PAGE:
Take the 2-minute tour ×
Stack Overflow is a question and answer site for professional and enthusiast programmers. It's 100% free.

I have encountered a number of Perl scripts in the codebase at my job. Some of them contain subroutines with the following syntax oddity:

sub sum($$$) {
    my($a,$b,$m)=@_;
    for my $i (0..$m) {
        $$a[$i] += $$b[$i] if $$b[$i] > 0;
    }
}

sub gNode($$;$$) {
    my($n,$l,$s,$d) = @_;
    return (
            "Node name='$n' label='$l' descr='$d'" ,
            $s ? ("Shape type='$s' /") : (),
            '/Node'
        );
}

sub gOut($$@) {
    my $h = shift;
    my $i = shift;
    if ($i > 0) {
        print $h (('')x$i, map '<'.$_.'>', @_);
    } else {
        print $h map '<'.$_.'>', @_;
    }
}

Leaving aside the question of what these subroutines are meant to do (I'm not entirely sure myself...), what do the sequences of characters in the 'parameter list' position mean? Viz. the $$$, $$;$$ and $$@ sequences in these examples.

I have a very limited understanding of Perl, but I believe that the my($a,$b,$m)=@_; line in the first example (sum) unpacks the parameters passed to the subroutine into the $a, $b and $m local variables. This suggests that the $$$ indicates the arity and type signature of sum (it expects three scalars, in this case). This would potentially suggest that gOut expects two scalars and an array. Is this the correct interpretation?

Even if the above interpretation is correct, I'm lost as to the meaning of the semicolon in the second routine (gNode).

share|improve this question
4  
Those symbols generally mean that the code was written by someone who didn't really know what they were doing. Perl prototypes are only really useful in a small number of cases. And these aren't any of those cases. See perlmonks.org/?node_id=861966 –  Dave Cross Aug 2 '13 at 10:19
    
The Perl Monks node referenced by Dave Cross in the previous comment is Far More Than Everything You've Ever Wanted to Know about Prototypes in Perl. It should be compulsory reading for anyone who plans to use prototypes in Perl. You only need to read it once because you won't be planning to use prototypes in Perl after you've read it. –  Jonathan Leffler May 24 at 20:07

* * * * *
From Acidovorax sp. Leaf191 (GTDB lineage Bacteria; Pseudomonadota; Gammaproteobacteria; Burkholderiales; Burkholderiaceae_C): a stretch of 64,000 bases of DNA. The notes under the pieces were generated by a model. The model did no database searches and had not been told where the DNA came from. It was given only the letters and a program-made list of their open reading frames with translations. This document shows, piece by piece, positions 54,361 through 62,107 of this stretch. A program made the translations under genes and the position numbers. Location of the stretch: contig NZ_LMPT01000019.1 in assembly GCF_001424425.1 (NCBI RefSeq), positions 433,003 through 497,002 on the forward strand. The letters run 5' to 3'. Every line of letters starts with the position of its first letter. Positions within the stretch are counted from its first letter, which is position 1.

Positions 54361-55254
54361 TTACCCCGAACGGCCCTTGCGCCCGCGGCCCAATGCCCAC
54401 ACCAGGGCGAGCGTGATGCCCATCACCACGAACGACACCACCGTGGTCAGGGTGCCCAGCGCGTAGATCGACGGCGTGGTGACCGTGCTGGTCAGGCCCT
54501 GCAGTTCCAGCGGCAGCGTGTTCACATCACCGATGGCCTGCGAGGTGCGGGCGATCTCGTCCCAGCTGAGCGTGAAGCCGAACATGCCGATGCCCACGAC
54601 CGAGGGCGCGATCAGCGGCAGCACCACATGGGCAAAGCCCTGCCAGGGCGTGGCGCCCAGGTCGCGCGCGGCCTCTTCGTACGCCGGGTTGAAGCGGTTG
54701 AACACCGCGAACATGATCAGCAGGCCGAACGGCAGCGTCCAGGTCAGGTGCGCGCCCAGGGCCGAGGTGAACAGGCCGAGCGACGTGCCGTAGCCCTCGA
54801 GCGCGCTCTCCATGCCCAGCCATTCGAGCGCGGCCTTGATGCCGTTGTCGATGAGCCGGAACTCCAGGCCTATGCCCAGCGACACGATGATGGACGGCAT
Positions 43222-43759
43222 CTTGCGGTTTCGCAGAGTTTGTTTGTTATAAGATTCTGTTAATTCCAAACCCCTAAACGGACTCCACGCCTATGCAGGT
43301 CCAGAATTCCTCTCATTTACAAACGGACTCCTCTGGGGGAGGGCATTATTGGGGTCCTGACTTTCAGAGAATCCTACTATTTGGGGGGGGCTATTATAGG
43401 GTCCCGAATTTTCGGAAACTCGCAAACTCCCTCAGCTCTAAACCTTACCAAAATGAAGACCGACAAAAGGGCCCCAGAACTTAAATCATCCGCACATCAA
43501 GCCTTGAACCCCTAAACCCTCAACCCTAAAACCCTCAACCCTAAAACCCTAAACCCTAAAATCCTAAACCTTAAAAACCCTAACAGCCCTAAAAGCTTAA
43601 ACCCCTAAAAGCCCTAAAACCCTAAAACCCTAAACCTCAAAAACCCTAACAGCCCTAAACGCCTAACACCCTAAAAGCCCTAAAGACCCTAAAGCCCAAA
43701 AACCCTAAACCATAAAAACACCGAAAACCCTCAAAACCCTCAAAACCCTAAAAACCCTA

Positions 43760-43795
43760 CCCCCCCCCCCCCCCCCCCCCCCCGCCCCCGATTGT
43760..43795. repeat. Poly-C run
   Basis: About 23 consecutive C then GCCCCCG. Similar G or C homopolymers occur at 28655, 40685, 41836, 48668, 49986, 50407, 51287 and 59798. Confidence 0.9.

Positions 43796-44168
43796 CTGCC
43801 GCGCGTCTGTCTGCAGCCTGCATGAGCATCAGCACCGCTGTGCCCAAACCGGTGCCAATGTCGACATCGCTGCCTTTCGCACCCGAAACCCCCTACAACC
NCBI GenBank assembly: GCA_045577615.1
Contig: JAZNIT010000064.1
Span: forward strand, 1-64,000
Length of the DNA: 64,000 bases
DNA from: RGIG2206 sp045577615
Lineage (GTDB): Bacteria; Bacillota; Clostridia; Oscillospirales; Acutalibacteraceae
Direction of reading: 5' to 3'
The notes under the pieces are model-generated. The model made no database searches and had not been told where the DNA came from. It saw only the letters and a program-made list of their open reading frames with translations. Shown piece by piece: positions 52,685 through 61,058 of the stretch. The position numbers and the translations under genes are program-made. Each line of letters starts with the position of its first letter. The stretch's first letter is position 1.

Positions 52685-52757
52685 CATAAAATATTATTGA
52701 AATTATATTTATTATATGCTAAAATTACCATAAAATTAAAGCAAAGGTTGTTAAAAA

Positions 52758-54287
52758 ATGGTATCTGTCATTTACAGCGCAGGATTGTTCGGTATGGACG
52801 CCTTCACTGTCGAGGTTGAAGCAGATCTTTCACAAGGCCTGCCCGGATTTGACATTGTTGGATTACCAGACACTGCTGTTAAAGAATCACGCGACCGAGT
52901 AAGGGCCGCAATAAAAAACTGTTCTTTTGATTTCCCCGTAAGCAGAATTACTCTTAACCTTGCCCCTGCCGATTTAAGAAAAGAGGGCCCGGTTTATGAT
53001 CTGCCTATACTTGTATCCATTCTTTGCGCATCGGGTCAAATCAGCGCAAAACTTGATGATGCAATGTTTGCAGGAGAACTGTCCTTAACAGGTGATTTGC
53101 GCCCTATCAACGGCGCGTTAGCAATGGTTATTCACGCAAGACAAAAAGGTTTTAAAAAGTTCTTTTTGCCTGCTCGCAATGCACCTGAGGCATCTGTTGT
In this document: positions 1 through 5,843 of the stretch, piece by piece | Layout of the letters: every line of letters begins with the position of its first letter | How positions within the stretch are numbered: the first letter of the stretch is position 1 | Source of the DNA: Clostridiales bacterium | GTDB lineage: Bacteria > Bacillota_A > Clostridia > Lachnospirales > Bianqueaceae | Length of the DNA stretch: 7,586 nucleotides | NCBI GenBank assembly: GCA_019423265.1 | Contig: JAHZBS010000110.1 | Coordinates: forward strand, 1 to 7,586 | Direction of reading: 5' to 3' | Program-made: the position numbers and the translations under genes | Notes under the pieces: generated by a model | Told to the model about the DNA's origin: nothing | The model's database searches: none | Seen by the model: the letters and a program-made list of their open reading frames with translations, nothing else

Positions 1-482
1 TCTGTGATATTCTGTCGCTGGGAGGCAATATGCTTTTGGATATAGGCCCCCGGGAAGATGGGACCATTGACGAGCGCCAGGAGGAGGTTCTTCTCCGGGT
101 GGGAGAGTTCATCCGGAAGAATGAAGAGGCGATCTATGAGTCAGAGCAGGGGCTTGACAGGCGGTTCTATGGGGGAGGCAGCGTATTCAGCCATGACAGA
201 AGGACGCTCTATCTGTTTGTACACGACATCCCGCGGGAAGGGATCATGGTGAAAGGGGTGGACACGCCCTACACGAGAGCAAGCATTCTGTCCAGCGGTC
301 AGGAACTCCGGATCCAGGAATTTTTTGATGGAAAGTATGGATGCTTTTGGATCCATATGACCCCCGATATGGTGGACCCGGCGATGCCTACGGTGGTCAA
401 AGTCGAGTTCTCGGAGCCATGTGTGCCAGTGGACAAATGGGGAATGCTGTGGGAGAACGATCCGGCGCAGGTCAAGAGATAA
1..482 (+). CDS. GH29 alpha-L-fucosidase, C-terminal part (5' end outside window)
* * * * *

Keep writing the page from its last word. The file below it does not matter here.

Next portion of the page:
2 Answers 2

up vote 11 down vote accepted

See perldoc perlsub entry on Prototypes.

 # Declared as            Called as
 sub mylink ($$)        mylink $old, $new
 sub myvec ($$$)        myvec $var, $offset, 1
 sub myindex ($$;$)     myindex &getstring, "substr"
 sub mysyswrite ($$$;$) mysyswrite $buf, 0, length($buf) - $off, $off
 sub myreverse (@)      myreverse $a, $b, $c
 sub myjoin ($@)        myjoin ":", $a, $b, $c
 sub mypop (+)          mypop @array
 sub mysplice (+$$@)    mysplice @array, 0, 2, @pushme
 sub mykeys (+)         mykeys %{$hashref}
 sub myopen (*;$)       myopen HANDLE, $name
 sub mypipe (**)        mypipe READHANDLE, WRITEHANDLE
 sub mygrep (&@)        mygrep { /foo/ } $a, $b, $c
 sub myrand (;$)        myrand 42
 sub mytime ()          mytime

Don't forget: This is all very powerful, of course, and should be used only in moderation to make the world a better place.

share|improve this answer
2  
+1 for the reminder of power and responsibility –  pilcrow Aug 2 '13 at 1:25

I agree with the rest: don't use sub prototypes unless you know what you're doing. "With great power comes great responsibility." Those look like they were created by someone used to C prototypes. For example, the sub sum really should have this prototype:

sub sum (\$\$\$) {
share|improve this answer

Your Answer

 
discard

By posting your answer, you agree to the privacy policy and terms of service.

Not the answer you're looking for? Browse other questions tagged or ask your own question.